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Originally Posted by fretman_2 View Post
But Tru Oil, if you do it like Tom laid out, is very well suited to wet sanding!

Here's a neck I did in Tru Oil...wet sanded then buffed. Not as smooth as Tom's finish, but you can see what you can do with a reasonable effort.
That neck looks great! And I use Tru-Oil for necks myself.

But to get a mirror finish on a flat surface with Tru-Oil is
difficult. Besides Tom Pettingill's work I think I've only seen
a few examples here.

Quote:
Originally Posted by 4string View Post
If you expect Tru-oil to look like a lacquer finish and are using Tru-oil because spraying seems like a daunting task, you have it 100% a$$-backwards....
That's a good way of putting it!
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Old February 9th, 2013, 03:53 PM   #12 (permalink)
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Dazzaman, I know exactly where you're coming from. I spent
months learning to french polish for exactly the same reasons.
But shellac is not as durable as lacquer. Water-based lacquer
is another option, but I can't see spraying it inside. I'm thinking
of trying to brush on water-based lacquer. Some brands
are supposed to have "full burn-in" like good 'ole nitro lacquer.

Quote:
Originally Posted by dazzaman View Post
Sorry, my message was unclear. I do not disagree for a second that lacquer is easier. I didn't mean the phrase "a convert" to say that I had a wish to use TO as a replacement for lacquer, but rather an alternative.
For six months of the year the humidity is too high to shoot lacquer outside, and I don't have the right extraction equipment to do so safely indoors, so either I choose not to finish during those months or I use an alternative. I have had lots of experience with French Polish and plain linseed oil (for different types of end result, obviously). I don't wish to use either of those on guitars, despite FP regularly used on classical instruments, hence looking for an alternative. If an instrument needs or should have a lacquer finish then that is what I will give it.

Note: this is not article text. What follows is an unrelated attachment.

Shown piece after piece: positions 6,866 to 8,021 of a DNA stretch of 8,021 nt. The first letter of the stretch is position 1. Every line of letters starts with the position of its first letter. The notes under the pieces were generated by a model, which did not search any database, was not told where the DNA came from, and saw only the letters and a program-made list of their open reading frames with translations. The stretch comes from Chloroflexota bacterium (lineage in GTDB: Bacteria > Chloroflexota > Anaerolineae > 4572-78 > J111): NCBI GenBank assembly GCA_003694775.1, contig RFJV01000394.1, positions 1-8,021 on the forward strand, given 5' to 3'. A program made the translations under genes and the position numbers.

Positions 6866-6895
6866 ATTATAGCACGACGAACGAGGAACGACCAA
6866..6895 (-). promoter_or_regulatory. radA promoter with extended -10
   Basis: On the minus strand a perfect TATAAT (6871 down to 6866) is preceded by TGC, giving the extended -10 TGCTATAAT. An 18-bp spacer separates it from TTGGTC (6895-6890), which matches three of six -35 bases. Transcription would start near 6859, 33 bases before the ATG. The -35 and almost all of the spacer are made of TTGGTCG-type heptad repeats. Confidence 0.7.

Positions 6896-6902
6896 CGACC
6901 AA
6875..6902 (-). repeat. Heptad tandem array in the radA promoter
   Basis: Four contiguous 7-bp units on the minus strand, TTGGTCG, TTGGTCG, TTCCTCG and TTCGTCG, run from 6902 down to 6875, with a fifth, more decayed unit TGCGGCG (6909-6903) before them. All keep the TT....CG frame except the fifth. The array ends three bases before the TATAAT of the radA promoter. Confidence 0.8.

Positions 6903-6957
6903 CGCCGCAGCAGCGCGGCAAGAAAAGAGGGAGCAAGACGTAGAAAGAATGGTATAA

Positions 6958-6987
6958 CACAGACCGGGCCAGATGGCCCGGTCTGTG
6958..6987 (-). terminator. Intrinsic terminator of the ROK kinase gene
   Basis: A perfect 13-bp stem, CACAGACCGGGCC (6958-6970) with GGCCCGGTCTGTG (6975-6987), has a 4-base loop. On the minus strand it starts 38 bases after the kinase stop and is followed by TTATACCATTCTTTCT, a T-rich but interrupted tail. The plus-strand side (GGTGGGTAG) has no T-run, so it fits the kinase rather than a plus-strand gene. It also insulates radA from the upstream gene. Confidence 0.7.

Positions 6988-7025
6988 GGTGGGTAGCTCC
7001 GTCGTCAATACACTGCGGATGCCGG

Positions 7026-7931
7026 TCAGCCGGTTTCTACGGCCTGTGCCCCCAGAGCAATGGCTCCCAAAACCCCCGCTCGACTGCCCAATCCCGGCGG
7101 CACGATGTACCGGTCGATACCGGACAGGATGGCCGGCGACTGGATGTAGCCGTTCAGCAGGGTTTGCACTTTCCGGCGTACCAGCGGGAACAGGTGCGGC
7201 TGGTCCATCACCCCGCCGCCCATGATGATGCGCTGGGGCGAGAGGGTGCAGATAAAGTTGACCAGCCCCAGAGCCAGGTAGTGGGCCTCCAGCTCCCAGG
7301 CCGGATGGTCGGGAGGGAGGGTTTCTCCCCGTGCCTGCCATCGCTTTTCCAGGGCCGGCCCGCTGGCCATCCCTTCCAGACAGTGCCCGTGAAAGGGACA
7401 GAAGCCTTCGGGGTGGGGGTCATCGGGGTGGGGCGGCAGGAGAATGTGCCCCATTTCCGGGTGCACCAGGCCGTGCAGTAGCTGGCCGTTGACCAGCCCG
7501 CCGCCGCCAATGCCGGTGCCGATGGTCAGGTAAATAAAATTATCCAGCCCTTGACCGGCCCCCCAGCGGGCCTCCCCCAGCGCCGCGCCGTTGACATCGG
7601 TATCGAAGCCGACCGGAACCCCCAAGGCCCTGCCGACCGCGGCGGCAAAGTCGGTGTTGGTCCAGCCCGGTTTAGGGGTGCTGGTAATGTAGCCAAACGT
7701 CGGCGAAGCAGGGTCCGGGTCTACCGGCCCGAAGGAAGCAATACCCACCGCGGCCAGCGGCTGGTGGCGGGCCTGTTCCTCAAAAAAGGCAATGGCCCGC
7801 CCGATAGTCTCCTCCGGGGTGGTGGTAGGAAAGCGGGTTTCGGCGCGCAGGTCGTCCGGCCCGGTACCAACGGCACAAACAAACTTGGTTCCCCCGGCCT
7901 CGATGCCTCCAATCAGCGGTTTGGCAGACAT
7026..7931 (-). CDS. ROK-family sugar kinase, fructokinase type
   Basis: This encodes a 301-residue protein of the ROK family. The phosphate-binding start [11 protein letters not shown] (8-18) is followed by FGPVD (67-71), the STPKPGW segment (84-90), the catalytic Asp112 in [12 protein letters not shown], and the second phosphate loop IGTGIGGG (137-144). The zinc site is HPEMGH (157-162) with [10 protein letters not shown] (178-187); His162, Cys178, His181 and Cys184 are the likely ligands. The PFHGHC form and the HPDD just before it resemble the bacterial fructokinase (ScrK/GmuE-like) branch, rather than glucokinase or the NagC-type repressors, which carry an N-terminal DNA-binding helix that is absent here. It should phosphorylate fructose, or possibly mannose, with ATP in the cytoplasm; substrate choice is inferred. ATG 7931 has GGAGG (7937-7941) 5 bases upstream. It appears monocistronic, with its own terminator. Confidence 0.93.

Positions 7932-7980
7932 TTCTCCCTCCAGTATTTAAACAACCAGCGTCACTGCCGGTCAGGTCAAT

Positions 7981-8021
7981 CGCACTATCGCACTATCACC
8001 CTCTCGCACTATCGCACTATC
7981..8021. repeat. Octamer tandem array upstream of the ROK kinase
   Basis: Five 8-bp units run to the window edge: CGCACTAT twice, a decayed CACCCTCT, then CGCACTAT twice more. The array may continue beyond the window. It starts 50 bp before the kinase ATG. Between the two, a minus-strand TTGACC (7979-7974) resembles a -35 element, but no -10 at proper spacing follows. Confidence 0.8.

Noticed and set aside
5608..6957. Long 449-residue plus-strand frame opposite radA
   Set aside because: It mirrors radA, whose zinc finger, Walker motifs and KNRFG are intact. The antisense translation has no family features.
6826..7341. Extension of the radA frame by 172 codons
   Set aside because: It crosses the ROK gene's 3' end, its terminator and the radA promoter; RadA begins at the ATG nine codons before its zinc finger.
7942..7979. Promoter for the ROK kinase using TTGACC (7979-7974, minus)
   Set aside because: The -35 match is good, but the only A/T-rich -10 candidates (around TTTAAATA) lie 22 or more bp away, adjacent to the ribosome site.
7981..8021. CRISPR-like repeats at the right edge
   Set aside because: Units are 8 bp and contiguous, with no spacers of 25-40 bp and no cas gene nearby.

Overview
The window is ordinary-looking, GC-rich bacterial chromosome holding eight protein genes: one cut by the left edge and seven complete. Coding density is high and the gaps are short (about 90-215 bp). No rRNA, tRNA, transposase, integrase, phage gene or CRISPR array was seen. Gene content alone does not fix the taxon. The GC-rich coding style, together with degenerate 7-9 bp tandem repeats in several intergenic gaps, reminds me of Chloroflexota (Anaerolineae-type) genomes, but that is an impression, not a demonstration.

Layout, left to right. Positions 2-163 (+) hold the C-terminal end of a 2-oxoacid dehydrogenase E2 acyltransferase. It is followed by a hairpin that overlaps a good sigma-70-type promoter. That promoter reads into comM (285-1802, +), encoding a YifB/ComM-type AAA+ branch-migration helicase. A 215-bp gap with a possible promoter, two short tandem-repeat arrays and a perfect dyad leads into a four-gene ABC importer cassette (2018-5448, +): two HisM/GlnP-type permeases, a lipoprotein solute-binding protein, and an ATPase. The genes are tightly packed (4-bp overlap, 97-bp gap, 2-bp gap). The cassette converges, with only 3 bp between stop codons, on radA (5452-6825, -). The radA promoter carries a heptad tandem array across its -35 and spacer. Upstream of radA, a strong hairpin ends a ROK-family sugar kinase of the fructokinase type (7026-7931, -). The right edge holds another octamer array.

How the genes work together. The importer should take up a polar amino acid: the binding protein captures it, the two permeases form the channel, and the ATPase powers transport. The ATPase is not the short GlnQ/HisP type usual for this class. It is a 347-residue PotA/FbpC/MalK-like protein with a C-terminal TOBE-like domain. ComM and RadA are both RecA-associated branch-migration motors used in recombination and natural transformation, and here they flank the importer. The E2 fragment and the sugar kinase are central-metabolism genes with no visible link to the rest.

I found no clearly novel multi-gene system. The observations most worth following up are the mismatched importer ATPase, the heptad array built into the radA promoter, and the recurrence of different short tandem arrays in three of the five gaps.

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Old February 9th, 2013, 03:54 PM   #13 (permalink)
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Originally Posted by Keyser Soze View Post
The only layer you cannot cut through is the top layer. As you note, cut through that and you will get witness lines that no amount of polishing will erase.

So, if you do level sand then always plan on one (or two) final coat(s) that you will only sand with the finest papers (think 2000 grit and above - if at all) or that you will only hit with compound and/or polish.

And, as always, proper surface preparation - level sanding, and level filling, make the finishing process much, much easier, adn the final results that much better.
Good tips!